B.C. novelist takes a gamble on 'life of crime' - Macleans.ca
 

B.C. novelist takes a gamble on ‘life of crime’

Book review: ‘Criminal Enterprise’ is crime writing at its finest


 

Owen Laukkanen has been a commercial fisherman, an impoverished university student and an international tournament reporter for a poker website. But the biggest gamble for the young British Columbian was a decision to live off his savings, reinvent himself as a crime novelist and write The Professionals. Such efforts usually die forgotten in a dusty corner of a computer hard drive, but with its release last year, Laukkanen stepped onto the top tier of the genre, earning raves from such giants as Jonathan Kellerman, John Sanford and Lee Child (“characters that live and breathe, and chills aplenty”).

It’s not just a case of working a formula—constant action, crackling dialogue, short chapters with cliff-hanger endings. Laukkanen builds that framework and populates it with flesh and blood, offers outsider insights into the economic decay of urban America and spins plots that build from an everyday premise into spiralling disaster. In The Professionals, it was underemployed university grads launching a low-risk kidnap business. What could go wrong? In this riveting second novel, we meet Carter Tomlin, number-cruncher, overextended family man, volunteer high school basketball coach. Then he’s laid off. Happens every day. The job market sucks. He robs a bank, with a note. Then another with a pistol. Then he finds true love with an AR-15 assault rifle and the rush of playing God with people’s lives. As for the money, well, there’s never enough, is there?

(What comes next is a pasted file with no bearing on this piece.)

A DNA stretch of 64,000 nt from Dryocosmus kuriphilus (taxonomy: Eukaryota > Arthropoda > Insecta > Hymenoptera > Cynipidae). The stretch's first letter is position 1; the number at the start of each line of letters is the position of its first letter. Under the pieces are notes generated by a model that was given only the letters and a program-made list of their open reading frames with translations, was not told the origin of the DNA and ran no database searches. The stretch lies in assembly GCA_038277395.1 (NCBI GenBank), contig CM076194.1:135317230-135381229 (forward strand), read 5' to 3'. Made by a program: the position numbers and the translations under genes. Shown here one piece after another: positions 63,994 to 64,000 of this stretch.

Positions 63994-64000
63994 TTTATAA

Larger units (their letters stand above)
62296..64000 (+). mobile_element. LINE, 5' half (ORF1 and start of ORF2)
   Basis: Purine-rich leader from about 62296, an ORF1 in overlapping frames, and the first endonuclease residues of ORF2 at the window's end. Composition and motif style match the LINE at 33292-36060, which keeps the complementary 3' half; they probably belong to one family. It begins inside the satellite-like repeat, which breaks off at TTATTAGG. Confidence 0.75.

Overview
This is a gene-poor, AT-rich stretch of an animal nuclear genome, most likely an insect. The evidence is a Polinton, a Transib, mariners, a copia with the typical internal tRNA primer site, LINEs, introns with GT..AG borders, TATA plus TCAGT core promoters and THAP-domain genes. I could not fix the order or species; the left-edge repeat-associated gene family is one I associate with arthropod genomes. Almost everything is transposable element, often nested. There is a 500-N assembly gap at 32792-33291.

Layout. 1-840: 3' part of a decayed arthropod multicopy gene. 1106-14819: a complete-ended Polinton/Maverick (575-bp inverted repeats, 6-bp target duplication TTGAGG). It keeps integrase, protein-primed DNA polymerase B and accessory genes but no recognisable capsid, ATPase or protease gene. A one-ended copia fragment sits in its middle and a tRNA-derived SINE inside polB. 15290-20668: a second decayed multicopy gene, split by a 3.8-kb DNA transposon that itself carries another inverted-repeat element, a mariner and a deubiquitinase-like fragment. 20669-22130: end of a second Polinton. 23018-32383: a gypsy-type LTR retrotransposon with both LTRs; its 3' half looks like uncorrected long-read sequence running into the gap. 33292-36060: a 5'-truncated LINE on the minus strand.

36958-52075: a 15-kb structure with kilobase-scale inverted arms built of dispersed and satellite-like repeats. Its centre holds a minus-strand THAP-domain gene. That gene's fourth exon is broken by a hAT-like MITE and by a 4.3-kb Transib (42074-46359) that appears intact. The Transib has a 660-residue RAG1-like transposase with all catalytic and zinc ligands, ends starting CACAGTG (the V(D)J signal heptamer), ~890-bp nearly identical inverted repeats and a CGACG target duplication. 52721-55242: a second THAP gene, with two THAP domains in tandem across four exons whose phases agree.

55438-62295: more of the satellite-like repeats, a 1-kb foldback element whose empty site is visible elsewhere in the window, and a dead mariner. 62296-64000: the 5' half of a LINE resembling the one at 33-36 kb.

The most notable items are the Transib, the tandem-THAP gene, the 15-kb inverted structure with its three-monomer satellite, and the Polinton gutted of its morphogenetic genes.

What powers both novels, though, is the complicated chemical attraction of its heroes, FBI Special Agent Carla Windermere and Kirk Stevens, Minnesota state investigator: husband, father, basketball coach. Windermere is the prickly loner who craves the big case; married to the job. Stevens re-enters the quiet life in the second novel, working cold cases, pining for a hit of adrenalin; married to Nancy, with a high hotness quotient and a low tolerance for cowboy cops. Windermere and Stevens are a team, better together; strictly professional, of course. What could possibly go wrong?

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